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Old 08-26-2006, 09:26 AM   #13
Location: Indiana
Join Date: May 2006
Posts: 1,311
Re: Changes: Into the second decade

Sometimes people just simply change, they learn, they grow, their opinions change. They find a better path for themselves. Aikido doesn't have to be a big part of your life to enjoy it. I enjoy playing jazz, I used to beleive i was changing the world with jazz, I used to believe I found enlightenment though jazz. Now I play jazz ever few months with friends while we drink a few drinks. I found out that what I thought I was getting, and what my goals and desires no longer matched.

The same was true with my aikido training. I found that what I thought I wanted, and what I really wanted were not the same things, and I found what I think I really wanted (only time can tell right?)

It is perfectly ok to learn and grow out of something. I know the japaneese beleive in life dedication to things, but I'm not japaneese. I can tell you it is fine to grow out of aikido and move into something that retains your interest. It sounds like you want to directly help people improve their quality of life. That is a very noble persuit. You don't need aikido to be spirital, noble, or to create world peace. It is simply a path that can help you get there. I have found the most insightful, noble, wise, and spirtial people I have met in my life have never trained any martial art, let alone aikido.

This is not a bash on aikido. I think aikido is a good thing for people to do who want to gain some insight and peace in their lives. But I also think everyone needs to find their own path. It is ok to say that your path is not an aikido path. Maybe your path will come from volunteer work, beer at sunset, and private meditation.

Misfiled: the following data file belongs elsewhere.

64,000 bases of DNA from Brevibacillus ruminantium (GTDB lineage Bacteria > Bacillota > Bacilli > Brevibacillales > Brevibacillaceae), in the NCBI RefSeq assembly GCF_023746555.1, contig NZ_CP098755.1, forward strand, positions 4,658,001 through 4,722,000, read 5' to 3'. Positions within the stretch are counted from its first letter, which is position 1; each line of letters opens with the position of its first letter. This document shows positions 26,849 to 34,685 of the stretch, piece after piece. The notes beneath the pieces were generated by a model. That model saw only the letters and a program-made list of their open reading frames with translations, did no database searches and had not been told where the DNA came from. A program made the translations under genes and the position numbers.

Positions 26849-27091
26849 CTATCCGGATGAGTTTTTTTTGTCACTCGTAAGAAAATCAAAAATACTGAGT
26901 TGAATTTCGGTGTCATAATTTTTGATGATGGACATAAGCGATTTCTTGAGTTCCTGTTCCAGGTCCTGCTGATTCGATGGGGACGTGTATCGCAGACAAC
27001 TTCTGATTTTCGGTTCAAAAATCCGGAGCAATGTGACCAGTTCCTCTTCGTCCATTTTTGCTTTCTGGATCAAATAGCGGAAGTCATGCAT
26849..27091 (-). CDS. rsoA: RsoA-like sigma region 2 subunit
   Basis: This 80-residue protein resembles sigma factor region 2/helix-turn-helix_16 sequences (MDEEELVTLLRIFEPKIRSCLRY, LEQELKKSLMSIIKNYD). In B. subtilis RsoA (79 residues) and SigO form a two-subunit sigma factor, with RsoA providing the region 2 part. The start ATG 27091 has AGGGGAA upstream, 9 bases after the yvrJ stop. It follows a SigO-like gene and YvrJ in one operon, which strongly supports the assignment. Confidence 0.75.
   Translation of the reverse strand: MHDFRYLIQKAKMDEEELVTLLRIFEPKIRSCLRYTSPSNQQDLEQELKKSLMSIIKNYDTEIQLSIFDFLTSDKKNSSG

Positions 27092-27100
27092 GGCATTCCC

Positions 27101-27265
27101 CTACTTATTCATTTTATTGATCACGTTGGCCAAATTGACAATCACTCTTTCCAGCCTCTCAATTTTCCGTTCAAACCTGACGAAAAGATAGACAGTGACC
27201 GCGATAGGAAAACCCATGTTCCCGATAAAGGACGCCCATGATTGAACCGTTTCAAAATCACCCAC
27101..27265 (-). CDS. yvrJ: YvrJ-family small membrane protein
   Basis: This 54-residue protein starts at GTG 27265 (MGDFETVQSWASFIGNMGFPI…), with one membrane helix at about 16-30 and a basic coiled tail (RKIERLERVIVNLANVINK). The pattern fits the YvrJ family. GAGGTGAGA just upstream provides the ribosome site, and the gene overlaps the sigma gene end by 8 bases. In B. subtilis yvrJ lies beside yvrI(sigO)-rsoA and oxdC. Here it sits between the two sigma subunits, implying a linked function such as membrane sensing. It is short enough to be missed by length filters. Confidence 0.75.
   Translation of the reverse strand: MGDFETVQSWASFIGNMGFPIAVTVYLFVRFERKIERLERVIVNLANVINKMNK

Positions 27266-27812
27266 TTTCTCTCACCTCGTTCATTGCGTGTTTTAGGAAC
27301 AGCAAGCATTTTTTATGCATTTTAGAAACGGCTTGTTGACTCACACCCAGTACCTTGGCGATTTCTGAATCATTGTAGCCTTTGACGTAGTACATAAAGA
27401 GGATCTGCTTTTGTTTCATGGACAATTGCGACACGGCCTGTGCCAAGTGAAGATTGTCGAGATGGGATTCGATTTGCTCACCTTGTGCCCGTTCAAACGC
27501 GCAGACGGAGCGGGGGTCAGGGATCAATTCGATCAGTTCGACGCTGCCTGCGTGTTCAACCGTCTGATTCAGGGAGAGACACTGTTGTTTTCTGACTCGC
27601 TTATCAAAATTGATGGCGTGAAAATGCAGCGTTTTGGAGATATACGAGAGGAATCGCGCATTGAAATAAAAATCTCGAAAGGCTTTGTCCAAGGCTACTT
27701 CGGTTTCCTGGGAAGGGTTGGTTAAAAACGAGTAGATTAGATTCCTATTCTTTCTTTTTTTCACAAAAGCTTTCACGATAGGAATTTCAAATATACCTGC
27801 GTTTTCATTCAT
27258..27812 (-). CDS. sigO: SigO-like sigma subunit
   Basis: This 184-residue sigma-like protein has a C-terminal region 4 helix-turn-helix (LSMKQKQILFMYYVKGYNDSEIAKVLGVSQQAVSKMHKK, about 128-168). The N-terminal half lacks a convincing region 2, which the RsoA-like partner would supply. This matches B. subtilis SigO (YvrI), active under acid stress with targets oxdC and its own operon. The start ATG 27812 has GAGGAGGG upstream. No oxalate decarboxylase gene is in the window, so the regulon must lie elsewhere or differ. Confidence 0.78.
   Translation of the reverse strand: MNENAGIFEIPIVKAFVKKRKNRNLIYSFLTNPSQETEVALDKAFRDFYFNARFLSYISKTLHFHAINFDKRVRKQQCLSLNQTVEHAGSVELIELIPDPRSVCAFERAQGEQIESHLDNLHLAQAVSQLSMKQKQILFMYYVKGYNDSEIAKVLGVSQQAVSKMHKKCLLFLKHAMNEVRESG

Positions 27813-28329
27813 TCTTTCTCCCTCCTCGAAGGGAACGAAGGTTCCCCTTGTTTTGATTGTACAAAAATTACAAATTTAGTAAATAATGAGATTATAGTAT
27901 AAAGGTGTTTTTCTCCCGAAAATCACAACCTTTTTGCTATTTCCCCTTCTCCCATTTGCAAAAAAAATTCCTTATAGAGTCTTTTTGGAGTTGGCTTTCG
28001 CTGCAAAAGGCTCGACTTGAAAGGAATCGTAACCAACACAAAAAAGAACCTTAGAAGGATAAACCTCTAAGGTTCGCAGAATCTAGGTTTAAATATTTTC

As for worrys about martial effectiveness, you are not too old to fix that. Identify what you feel is wrong with your martial effectiveness. Develop a goal that will help rectify this gap you preceive, and train. Maybe go spar with some friends at a local dojo. Take a class at a karate, judo, boxing, jiujitsu, etc club in town and see if what they offer feels any more valid to you. Maybe even ask for some friendly sparing with them. Try engaging in some harder randori, give your uke's the goal of pinning you to the ground. Then defend. Make this goal time based so they dont stop resisting until the time is up or the feel completely defeated as a group. There are a million ways to test, and build confidence in physical skills. By nature anything physical can be testable. You simply need to identify the test. It could be as simple as increasing the frequency and diffuculty of randori, to as extreame as entering a local amature MMA competition.

- Don
"If you can't explain it simply, you don't understand it well enough" - Albert Einstein
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